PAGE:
1. Opinion

Editorial: 5 Tampa Bay issues to watch for 2019

DIRK SHADD   |   Times   A view of Tropicana Field, the current home of the Tampa Bay Rays, with the city of St. Petersburg and the Tampa Bay in the background). The Rays have sent St. Pete formal notice that they will no longer look outside the city for a stadium.
DIRK SHADD | Times A view of Tropicana Field, the current home of the Tampa Bay Rays, with the city of St. Petersburg and the Tampa Bay in the background). The Rays have sent St. Pete formal notice that they will no longer look outside the city for a stadium.
Published Dec. 28, 2018

The key challenges for Tampa Bay in 2019 are familiar ones. Yet there could be pivotal moments this year in each of these areas that could have long-term impact on the entire region.

Rays stadium

The disappointing collapse of negotiations to build a new stadium for the Tampa Bay Rays in Ybor City leaves the region looking for a way forward to secure the long-term future of Major League Baseball here. Pinellas County and St. Petersburg are expected to reach out to the Rays to see if the team is more open to a new stadium on the 85-acre Tropicana Field site. At the same time, Hillsborough officials should work independently to determine if the Ybor City site could still work or if another site might hold more potential. That will be awkward, because the three-year window has closed for the Rays to negotiate with anyone but St. Petersburg. Regardless of the location and price of a new stadium, the Rays should be prepared to pay half of the cost. Anything less would be a tough sell financially and politically.


Downtown redevelopment continues to take center stage. In Tampa, Jeff Vinik's $3 billion Water Street Tampa project is transforming the downtown waterfront. USF's new Morsani College of Medicine & Heart Institute is scheduled to open in late 2019, anchoring the 50-acre, mixed-use project that will bring new offices, shops, parks, housing and entertainment to the southern end of downtown. This promises to change the urban core's look and feel, economics and jobs base.

In St. Petersburg, there will be more focus on redevelopment plans for the 85 acres surrounding Tropicana Field. The city has hired an architect to draft a master plan for the site with and without a baseball stadium. Possible amenities include parks, a pedestrian promenade and a convention center surrounded by businesses, retail, entertainment and residential units, with an emphasis on affordable housing.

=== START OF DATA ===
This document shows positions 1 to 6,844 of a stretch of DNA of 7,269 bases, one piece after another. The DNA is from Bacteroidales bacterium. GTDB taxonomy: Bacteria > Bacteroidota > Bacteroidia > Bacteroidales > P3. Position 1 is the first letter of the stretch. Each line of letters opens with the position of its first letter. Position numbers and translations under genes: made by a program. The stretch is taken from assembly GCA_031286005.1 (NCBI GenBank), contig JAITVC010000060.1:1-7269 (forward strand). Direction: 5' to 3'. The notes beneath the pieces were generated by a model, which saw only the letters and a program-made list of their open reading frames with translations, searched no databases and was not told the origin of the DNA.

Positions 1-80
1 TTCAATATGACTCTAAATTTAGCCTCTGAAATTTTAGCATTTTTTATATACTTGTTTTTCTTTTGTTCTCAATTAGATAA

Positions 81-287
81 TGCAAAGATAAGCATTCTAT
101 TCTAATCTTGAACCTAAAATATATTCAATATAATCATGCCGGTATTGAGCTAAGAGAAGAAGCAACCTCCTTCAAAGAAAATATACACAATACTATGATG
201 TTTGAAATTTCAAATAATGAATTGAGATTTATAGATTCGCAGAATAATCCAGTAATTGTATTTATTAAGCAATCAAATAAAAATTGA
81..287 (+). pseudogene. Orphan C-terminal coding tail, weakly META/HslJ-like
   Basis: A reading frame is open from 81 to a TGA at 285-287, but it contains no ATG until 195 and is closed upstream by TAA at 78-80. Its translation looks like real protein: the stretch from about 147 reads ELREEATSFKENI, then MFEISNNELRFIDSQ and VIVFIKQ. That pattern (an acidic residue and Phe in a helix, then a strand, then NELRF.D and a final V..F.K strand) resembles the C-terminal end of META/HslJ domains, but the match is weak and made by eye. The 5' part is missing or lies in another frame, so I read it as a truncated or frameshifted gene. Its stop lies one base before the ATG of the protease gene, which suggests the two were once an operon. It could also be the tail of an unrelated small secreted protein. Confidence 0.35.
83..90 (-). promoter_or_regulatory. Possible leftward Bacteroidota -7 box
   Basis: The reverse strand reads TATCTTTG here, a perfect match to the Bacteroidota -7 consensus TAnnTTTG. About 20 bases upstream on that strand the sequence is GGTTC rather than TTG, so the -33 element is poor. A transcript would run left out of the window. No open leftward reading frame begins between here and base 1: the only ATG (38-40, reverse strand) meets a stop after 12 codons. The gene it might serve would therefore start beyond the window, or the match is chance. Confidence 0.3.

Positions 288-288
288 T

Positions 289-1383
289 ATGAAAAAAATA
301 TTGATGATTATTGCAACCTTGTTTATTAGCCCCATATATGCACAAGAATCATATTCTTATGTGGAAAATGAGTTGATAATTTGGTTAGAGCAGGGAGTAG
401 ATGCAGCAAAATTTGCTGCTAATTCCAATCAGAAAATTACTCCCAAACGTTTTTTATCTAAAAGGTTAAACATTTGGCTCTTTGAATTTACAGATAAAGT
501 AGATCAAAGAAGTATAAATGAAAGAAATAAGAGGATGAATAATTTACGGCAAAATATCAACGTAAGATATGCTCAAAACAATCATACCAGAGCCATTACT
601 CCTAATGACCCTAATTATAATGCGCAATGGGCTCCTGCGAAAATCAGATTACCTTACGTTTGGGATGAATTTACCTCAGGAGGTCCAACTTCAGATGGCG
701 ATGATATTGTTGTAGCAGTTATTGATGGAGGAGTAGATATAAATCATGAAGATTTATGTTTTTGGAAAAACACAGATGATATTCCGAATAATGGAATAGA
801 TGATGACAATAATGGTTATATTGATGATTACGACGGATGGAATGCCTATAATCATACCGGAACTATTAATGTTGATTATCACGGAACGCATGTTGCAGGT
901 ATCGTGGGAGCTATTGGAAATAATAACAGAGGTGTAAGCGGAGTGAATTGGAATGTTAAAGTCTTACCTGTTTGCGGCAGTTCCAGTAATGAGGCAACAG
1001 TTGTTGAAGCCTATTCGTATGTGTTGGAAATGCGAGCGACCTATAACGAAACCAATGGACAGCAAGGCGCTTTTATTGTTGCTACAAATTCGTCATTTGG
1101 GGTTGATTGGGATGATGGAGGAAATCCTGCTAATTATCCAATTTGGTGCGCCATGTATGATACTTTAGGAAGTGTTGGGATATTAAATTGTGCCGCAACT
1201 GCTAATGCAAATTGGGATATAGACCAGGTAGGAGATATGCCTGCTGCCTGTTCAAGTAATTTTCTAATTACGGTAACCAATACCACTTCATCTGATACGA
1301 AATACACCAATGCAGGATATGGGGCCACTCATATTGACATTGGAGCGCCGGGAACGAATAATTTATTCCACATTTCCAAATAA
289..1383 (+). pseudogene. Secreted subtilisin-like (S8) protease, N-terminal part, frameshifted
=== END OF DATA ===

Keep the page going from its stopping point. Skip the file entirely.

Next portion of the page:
USF consolidation

By this spring, the details will be worked out for the consolidation of the University of South Florida's main campus in Tampa with campuses in St. Petersburg and Sarasota. A task force is expected to issue its recommendations by mid-February, and the USF Board of Trustees is expected to approve the consolidation plan by mid-March. The idea is to create one seamless, preeminent university. But the final proposal should be an improvement over a consultant's initial plan, which failed to give USFSP enough improvements to offset the loss of its now-independent colleges of business, education and arts and sciences.


The three-county regional utility, Tampa Bay Water, is expected to reconsider a plan in February by the city of Tampa to convert highly treated wastewater into a regional source for drinking water. The project could enable Tampa to meet its long-term water needs, provide a drought-resistant water resource for Pinellas and Pasco counties and help remove thousands of pounds of pollutants from the wastewater that Tampa releases into the bay. The plan could save the region tens of millions of dollars in avoided costs for new water supply projects - but it will take a fair hearing to move the project forward in February.

On the state level, incoming Gov. Ron DeSantis has signaled he will take a stronger stand on clean water than outgoing Gov. Rick Scott, from opposing oil drilling off the coasts to more aggressively addressing red tide outbreaks and the need for a South Florida reservoir. This could be an issue ripe for bipartisan cooperation.


Hillsborough County will begin to see the first improvements in 2019 from the transportation tax that county voters approved in November. More buses, expanded routes and road improvements are on the way - the first steps in a 30-year plan to modernize the county's transportation grid. At the same time, a partnership between intercity passenger operator Brightline and the Virgin Group is moving to establish rail service between Tampa and Orlando, which ultimately would connect commuters from the bay area to South Florida. Regional leaders are also exploring a bus rapid-transit line connecting St. Petersburg, Tampa and Wesley Chapel.

In St. Petersburg, a $41 million bus rapid transit project should move forward to connect downtown and the beaches. With state and local money secured, Tampa Bay's first BRT system still needs about $20 million in federal funds released before it can begin operating in late 2020 or early 2021.

These major developments promise to transform commuting across the region.